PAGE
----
I’m just thinking of sitting back and watching what’s going on, but not flat-out telling my kids that Jesus was a complete fraud, nor do I tell them that he is the embodiment of God. There’s a reason why God doesn’t show himself – we would carve idols in his likeness and start worshiping them. (Seen any crucifixes or statues in church lately?)
Telling my kids that Jesus was a fraud that would cause all sorts of confrontations with my wife. Second, I can’t convict Jesus any more than I can convict O.J. Simpson or George Zimmerman. I don’t know all the facts and according to many, not all the facts have been played out yet. I also know enough about politicians and how religion has played in that power to know how corrupt even Popes and Rabbis can be. History – both in the Torah and out – show this clearly. Possibly rooted more deeply is a fear of the whole “if you deny me I’ll deny you” thing. If there’s any possibility that he’s the judge that would be a bad move.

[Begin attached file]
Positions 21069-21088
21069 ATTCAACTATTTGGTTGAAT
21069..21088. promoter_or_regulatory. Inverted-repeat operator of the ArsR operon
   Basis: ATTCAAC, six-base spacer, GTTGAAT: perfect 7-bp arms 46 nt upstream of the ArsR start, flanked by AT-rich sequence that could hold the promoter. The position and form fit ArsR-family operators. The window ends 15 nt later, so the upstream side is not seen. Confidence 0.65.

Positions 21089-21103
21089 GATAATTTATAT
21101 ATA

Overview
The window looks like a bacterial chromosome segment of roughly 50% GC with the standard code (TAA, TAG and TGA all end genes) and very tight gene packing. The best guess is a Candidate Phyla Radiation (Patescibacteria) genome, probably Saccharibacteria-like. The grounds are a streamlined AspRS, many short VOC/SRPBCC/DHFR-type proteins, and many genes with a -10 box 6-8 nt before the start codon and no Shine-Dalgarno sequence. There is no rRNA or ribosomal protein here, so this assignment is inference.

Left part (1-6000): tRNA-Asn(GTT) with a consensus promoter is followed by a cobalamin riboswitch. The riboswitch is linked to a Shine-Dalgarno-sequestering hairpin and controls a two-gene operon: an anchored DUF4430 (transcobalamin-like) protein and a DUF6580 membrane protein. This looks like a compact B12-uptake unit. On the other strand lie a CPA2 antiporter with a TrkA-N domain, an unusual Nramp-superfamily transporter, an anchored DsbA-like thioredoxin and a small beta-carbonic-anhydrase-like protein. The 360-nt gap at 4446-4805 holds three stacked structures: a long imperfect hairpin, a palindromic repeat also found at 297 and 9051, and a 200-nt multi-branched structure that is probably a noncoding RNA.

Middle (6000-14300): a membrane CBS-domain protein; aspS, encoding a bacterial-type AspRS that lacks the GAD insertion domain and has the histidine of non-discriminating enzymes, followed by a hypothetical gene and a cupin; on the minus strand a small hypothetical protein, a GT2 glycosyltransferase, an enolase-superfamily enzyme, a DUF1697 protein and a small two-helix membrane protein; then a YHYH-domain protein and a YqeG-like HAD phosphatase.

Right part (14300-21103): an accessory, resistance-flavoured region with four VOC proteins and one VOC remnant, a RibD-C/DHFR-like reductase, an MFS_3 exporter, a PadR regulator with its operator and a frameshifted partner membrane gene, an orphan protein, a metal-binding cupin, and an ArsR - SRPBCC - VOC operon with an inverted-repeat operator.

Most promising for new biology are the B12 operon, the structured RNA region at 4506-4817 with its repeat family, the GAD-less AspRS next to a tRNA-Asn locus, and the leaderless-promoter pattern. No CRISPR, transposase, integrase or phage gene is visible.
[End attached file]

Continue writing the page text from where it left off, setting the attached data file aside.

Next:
So because I won’t convict someone and refuse to create disputes with my wife and have this fear of judging someone who claimed to be the Messiah, the Rabbi and I have had to part ways – at least for a while. People in the Synagogue will murmur and whisper as people do… I’ll have to discuss that aspect in another blog (hence why this one has the “Erev” in the title).